Winter storm whips up blizzard conditions, plunging temperatures across US: Live updates

Written by on December 22, 2022

A blast of arctic air advanced over much of the U.S. on Thursday, triggering dramatic temperature drops and blizzard conditions as the National Weather Service in Buffalo described the holiday storm as a “once-in-a-generation” event.

Authorities have confirmed at least three deaths as a result of the storm. 

States including Wyoming, Colorado and Montana recorded significant temperature plunges and more than a dozen others had readings below zero Thursday. 

More than half of U.S. states were forecast to see some areas with minimum wind chill temperatures in the negative double digits in coming days, and the coldest regions were bracing for wind chills below minus 50 degrees, according to the National Weather Service. There will be “dangerously cold conditions across most of the country this week,” the weather service said.

High winds combined with even moderate amounts of snow could cause blizzard conditions in parts of the Midwest, Great Lakes and Northeast.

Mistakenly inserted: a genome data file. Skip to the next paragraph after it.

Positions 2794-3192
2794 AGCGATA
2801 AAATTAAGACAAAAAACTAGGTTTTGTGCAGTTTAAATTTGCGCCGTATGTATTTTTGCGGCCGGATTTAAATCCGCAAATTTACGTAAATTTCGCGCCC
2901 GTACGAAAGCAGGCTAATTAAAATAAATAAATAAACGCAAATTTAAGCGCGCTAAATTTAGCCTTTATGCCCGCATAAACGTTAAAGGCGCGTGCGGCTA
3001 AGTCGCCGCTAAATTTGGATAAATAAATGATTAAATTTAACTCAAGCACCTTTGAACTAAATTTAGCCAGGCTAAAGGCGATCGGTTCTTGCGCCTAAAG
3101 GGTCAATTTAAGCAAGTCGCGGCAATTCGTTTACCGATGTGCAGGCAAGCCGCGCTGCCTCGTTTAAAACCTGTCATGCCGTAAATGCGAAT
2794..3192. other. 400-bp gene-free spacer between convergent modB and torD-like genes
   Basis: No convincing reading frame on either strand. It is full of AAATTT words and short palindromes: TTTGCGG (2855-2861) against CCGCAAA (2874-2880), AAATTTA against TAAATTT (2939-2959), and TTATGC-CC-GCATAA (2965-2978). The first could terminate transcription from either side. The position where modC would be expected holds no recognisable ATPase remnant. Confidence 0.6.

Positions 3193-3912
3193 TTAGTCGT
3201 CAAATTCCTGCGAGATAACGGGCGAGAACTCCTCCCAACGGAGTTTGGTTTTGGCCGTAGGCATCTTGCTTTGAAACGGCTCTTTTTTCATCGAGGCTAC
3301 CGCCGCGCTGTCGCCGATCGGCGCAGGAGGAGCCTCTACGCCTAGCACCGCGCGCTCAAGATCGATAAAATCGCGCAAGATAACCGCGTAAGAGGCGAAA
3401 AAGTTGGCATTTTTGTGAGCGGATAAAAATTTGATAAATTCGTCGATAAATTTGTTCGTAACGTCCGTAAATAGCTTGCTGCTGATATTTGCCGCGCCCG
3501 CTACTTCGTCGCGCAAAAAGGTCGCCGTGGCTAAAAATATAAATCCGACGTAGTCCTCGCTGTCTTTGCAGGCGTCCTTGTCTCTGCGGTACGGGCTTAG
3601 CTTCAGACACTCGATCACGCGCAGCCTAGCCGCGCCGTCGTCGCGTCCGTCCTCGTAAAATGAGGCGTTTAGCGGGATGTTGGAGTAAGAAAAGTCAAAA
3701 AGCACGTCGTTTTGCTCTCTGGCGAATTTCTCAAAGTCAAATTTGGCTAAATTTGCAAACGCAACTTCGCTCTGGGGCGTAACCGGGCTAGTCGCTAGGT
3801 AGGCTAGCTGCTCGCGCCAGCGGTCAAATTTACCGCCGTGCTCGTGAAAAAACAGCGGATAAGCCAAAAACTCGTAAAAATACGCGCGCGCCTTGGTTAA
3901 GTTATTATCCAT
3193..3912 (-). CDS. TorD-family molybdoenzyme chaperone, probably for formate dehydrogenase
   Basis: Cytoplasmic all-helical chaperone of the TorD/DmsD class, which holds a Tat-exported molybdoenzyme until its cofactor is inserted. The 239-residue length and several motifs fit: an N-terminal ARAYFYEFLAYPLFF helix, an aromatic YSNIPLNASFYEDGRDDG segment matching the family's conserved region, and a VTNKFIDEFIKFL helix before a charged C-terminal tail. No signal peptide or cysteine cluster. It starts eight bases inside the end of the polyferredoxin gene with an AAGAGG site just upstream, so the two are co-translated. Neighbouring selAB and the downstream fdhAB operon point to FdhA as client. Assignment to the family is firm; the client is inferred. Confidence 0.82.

Forecasters warn the weather could snarl busy holiday travel and knock out power.

TEMPTED TO JOKE ABOUT GLOBAL WARMING AND THE COLD? Here’s what experts say about that.

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A skier makes her way across Lake of the Isles Thursday, Dec. 22, 2022, in Minneapolis. (AP Photo/Abbie Parr)

3 killed in weather-related Kansas crashes

Treacherous wintry conditions took a deadly toll on Kansas drivers Wednesday night. Three people were killed in separate weather-linked accidents in Republic, Saline and Geary counties, Kansas Highway Patrol ‪Lt. Candice Breshears told USA TODAY.